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Living at the Edge of the World: How I Survived in the Tunnels of Grand Central Station
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Living at the Edge of the World: How I Survived in the Tunnels of Grand Central Station

4.09 of 5 stars 4.09  ·  rating details  ·  110 ratings  ·  14 reviews
A searing, true story right out of 1980s New York City: During the height of the crack cocaine epidemic, with AIDS and homelessness raging out of control, a young woman survives four years living in the tunnels of Grand Central Station.
Sixteen year old Tina S. leaves behind her dysfunctional family to join her new friend, April, a wild and charismatic teenage runaway, liv
Paperback, 283 pages
Published October 12th 2001 by St. Martin's Griffin (first published October 6th 2001)
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  • Living at the Edge of the World by Tina S.
    Living at the Edge of the World: A Teenager's Survival in the Tunnels of Grand Central Station
    Release date: Oct 01, 2001
    Enter for a chance to win one of ten signed copies of Living at the Edge of the World, the true story of Tina S., a sixteen year old runaway who spent…more

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    Availability: 10 copies available, 380 people requesting

    Giveaway dates: Sep 11 - Oct 11, 2015

    Countries available: US

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    Apr 13, 2008 Cynthia rated it 5 of 5 stars
    Recommends it for: Judy
    Recommended to Cynthia by: the library
    This book is incredible! It is the story of one woman's journey down to the depths of drug addiction, homelessness and poverty, living as a teenager in the tunnels of Grand Central Station, through rehab and ultimately after a ten-year struggle, to making a life for herself and a way in the world as a more whole person. As far as I can tell, Tina S. is probably about my age (40) and we have led such radically different lives, largely because I had a supportive, stable homelife with two parents, ...more
    Amazing book. A must read!
    This is the story of teen-aged Tina S. and how she found herself, like so many others, homeless and drug-addicted on the streets of New York City during the crack epidemic years of the late 1980's and early 1990's. It is a story of how she survived on and beneath the streets and of the people she called her friends. And it is also the story of how she, with the help of a few individuals who took an interest in saving her from self destruction, managed to escape the streets and eventually began t ...more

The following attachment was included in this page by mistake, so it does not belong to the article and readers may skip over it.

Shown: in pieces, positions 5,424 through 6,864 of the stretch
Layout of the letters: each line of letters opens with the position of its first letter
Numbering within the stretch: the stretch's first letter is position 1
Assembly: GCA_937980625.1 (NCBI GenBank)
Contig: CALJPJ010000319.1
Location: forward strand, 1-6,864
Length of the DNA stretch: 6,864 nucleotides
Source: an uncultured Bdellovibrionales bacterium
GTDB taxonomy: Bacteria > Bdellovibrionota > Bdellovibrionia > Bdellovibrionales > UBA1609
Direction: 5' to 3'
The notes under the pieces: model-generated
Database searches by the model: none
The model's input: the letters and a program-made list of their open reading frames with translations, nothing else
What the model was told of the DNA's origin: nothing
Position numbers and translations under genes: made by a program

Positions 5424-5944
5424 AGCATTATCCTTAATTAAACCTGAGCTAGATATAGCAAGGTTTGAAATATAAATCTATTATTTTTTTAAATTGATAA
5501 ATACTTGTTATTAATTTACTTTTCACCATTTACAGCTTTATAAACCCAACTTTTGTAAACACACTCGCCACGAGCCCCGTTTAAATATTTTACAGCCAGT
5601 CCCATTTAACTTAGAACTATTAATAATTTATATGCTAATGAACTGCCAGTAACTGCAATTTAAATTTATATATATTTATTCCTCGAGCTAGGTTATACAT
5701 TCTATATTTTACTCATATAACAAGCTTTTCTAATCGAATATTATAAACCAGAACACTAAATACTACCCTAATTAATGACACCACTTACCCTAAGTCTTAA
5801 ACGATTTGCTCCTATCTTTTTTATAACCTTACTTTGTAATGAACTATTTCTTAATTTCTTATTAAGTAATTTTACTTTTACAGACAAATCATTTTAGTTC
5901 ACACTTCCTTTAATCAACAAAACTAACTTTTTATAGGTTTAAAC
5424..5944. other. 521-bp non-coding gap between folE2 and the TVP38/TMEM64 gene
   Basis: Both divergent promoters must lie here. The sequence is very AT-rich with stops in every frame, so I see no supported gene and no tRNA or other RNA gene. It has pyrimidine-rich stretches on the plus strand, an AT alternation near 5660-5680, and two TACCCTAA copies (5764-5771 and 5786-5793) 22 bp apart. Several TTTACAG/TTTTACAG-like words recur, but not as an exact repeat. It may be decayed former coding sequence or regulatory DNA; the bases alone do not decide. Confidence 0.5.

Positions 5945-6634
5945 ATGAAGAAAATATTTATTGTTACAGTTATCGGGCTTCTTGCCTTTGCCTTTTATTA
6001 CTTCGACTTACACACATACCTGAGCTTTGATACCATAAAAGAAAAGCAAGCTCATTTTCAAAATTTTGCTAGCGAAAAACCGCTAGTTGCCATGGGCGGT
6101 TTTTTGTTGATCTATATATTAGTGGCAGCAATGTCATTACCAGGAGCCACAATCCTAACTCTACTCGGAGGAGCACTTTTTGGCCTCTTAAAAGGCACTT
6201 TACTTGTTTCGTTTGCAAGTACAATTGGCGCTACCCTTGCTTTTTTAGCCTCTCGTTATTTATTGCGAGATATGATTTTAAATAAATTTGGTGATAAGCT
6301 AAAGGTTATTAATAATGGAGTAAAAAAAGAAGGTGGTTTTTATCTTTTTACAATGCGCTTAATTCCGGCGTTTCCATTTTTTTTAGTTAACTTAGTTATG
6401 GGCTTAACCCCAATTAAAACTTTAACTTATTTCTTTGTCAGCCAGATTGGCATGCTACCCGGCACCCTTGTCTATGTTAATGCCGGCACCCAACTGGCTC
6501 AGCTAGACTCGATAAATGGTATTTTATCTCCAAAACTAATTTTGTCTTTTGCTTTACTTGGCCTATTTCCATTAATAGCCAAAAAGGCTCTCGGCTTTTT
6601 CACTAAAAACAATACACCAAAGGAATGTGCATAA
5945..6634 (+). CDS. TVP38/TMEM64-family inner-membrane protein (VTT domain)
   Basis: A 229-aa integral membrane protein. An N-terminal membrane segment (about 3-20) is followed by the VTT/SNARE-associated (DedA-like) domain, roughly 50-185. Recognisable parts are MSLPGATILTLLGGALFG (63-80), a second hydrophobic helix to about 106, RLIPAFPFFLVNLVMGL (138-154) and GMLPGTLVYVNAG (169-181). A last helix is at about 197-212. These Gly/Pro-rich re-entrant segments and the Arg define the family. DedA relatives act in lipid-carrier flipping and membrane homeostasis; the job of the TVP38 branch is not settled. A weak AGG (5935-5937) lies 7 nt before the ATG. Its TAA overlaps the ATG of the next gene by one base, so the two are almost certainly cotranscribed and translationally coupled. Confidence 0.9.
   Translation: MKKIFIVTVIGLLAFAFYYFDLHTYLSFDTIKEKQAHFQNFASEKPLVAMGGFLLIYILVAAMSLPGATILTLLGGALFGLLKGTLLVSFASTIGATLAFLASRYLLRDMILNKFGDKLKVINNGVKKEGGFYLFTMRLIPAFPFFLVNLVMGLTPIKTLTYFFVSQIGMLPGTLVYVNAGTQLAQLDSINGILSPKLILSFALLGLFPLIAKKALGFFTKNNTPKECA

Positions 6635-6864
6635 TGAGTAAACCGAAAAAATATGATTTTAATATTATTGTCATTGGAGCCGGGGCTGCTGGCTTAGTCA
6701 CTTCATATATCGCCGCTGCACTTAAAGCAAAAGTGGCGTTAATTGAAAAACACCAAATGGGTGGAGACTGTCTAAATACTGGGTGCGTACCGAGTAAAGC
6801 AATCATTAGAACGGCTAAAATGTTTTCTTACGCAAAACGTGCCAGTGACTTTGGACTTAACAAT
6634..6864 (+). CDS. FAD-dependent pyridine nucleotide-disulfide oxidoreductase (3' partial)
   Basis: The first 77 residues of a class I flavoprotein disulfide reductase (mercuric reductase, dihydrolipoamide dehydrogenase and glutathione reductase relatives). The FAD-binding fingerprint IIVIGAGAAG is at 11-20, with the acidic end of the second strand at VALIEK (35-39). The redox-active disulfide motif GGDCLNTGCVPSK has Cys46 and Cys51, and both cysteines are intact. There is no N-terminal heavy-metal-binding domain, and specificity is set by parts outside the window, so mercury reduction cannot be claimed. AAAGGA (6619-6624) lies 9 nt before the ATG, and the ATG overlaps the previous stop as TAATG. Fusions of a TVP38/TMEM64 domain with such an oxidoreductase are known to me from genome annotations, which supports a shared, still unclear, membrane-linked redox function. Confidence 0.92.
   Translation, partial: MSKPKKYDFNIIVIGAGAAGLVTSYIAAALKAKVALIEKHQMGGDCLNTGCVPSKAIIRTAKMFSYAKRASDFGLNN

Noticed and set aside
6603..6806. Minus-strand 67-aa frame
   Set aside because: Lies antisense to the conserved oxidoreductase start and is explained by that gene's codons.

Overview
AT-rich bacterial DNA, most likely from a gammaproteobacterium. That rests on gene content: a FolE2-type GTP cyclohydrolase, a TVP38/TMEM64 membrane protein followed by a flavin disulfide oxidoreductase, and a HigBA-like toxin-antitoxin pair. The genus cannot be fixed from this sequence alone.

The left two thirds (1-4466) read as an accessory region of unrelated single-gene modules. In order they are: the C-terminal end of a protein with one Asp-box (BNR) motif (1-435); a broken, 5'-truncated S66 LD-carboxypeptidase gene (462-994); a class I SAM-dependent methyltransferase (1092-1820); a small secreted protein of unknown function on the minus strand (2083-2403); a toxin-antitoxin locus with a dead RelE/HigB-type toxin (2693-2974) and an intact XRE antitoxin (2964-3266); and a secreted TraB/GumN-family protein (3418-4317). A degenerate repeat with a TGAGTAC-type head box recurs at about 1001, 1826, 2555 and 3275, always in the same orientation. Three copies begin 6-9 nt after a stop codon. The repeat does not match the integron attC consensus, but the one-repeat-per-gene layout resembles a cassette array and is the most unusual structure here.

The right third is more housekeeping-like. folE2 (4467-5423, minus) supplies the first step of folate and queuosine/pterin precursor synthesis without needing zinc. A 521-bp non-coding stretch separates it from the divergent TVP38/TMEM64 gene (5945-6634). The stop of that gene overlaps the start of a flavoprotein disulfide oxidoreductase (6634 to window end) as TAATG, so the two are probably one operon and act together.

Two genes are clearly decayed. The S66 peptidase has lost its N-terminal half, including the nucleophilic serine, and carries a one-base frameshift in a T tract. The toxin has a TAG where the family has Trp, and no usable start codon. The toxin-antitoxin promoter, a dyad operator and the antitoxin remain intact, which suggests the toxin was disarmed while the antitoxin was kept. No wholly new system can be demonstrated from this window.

I read this before and while I accompanied my youth group on an inner-city mission trip. So much of what Tina S. related in this book was reinforced by the speaker from the Cincinnati Coalition for the Homeless who came to our community house one evening. Homeless people do not want to feel that they are invisible (who does?). But most of us don't even notice them and just walk past, not really looking at them or speaking to them. Even if we do give them some money or food, we do not address the ...more
    What can I say about this book? This was kind of a gem that I happened to run into. Saying that I enjoyed this book would be a little cruel; some stories are not made to be read with comfort.

    Living at the Edge of the World is a story about how life can turn your world upside down. It's inevitable not to feel pain; when every step you take allows for mistakes and lessons to be learned. I myself have gone through a lot of hardship in my life, and I hope that I have learned from the adventures I ha
    I would have rated it higher if the non-linear storytelling were easier to figure out. Otherwise, a compelling narrative into drug addiction and homelessness.
    Natalie Pietro
    This book was so moving. Its a true story about a young girl who's homeless trying to survive in the tunnels of grand central station. Its so sad what she goes thought. Bugs, creepy men, drugs, friends. Its so hard to read yet at the same time you just can't put it down. I wish I still had this book. Let my friend read it and never got it back. Damn the book I would really love to read again. Guess its time to buy a new one.
    I didn't think I'd like it when I first picked it up. I probably wouldn't have picked it up on my own either. But it was surprisingly good. There were times that I had to stop and think, "This is non-fiction?" It's an amazing tale of how someone hit rock bottom and got back up from it, more than once actually. It's a taste of reality that shows even those that are young have stories of strength that are worth being told.
    It's been awhile since I've read this one, but it was a true story about a girl who lived in the tunnels of Grand Central station in New York. She left home, because it wasn't a good environment, got involved in drugs and ended up in a community of homeless teens. It follows her through her path off of the streets. Good story, but lots of difficult situations. For older teens.
    Picked this one up off a display at the library. Some parts were surprisingly funny, but overall it was a sad story. People lead really sad lives. The girl in the book managed to get out, which was great. I'd like to read an update on how she's doing now.
    I really enjoyed this account by TIna S. It's brutally honest, but a really wonderful story that makes you root for her all the way. Gave me a real sense of what life was like in New York's Grand Central in the 80s.
    This is one of my all time favorite books and a keeper for me. Truly amazing story of a life I never dreamed of, much less one I gave a thought to. This book has opened my eyes to another world.
    Gritty, real, amazing.
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